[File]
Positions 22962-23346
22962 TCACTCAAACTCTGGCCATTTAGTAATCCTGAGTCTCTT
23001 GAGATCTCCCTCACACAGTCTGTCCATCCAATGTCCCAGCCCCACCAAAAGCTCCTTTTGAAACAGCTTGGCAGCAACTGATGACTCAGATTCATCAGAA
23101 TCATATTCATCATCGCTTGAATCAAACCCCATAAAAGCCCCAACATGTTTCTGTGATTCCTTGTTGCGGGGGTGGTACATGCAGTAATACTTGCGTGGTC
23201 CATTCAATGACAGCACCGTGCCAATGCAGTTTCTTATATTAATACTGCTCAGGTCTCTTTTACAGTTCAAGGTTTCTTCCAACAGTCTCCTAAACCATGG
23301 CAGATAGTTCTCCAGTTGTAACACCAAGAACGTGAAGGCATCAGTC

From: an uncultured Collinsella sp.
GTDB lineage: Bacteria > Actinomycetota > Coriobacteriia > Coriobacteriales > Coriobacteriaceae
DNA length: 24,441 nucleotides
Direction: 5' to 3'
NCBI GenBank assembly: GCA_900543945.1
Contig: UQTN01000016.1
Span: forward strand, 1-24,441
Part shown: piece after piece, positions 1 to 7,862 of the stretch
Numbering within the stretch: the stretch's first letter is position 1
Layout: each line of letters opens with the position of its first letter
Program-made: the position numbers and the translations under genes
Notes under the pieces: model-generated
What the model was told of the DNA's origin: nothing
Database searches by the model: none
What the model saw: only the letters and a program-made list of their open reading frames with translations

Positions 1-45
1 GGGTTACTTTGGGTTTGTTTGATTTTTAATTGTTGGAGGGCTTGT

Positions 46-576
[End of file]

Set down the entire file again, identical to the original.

Positions 22962-23346
22962 TCACTCAAACTCTGGCCATTTAGTAATCCTGAGTCTCTT
23001 GAGATCTCCCTCACACAGTCTGTCCATCCAATGTCCCAGCCCCACCAAAAGCTCCTTTTGAAACAGCTTGGCAGCAACTGATGACTCAGATTCATCAGAA
23101 TCATATTCATCATCGCTTGAATCAAACCCCATAAAAGCCCCAACATGTTTCTGTGATTCCTTGTTGCGGGGGTGGTACATGCAGTAATACTTGCGTGGTC
23201 CATTCAATGACAGCACCGTGCCAATGCAGTTTCTTATATTAATACTGCTCAGGTCTCTTTTACAGTTCAAGGTTTCTTCCAACAGTCTCCTAAACCATGG
23301 CAGATAGTTCTCCAGTTGTAACACCAAGAACGTGAAGGCATCAGTC

From: an uncultured Collinsella sp.
GTDB lineage: Bacteria > Actinomycetota > Coriobacteriia > Coriobacteriales > Coriobacteriaceae
DNA length: 24,441 nucleotides
Direction: 5' to 3'
NCBI GenBank assembly: GCA_900543945.1
Contig: UQTN01000016.1
Span: forward strand, 1-24,441
Part shown: piece after piece, positions 1 to 7,862 of the stretch
Numbering within the stretch: the stretch's first letter is position 1
Layout: each line of letters opens with the position of its first letter
Program-made: the position numbers and the translations under genes
Notes under the pieces: model-generated
What the model was told of the DNA's origin: nothing
Database searches by the model: none
What the model saw: only the letters and a program-made list of their open reading frames with translations

Positions 1-45
1 GGGTTACTTTGGGTTTGTTTGATTTTTAATTGTTGGAGGGCTTGT

Positions 46-576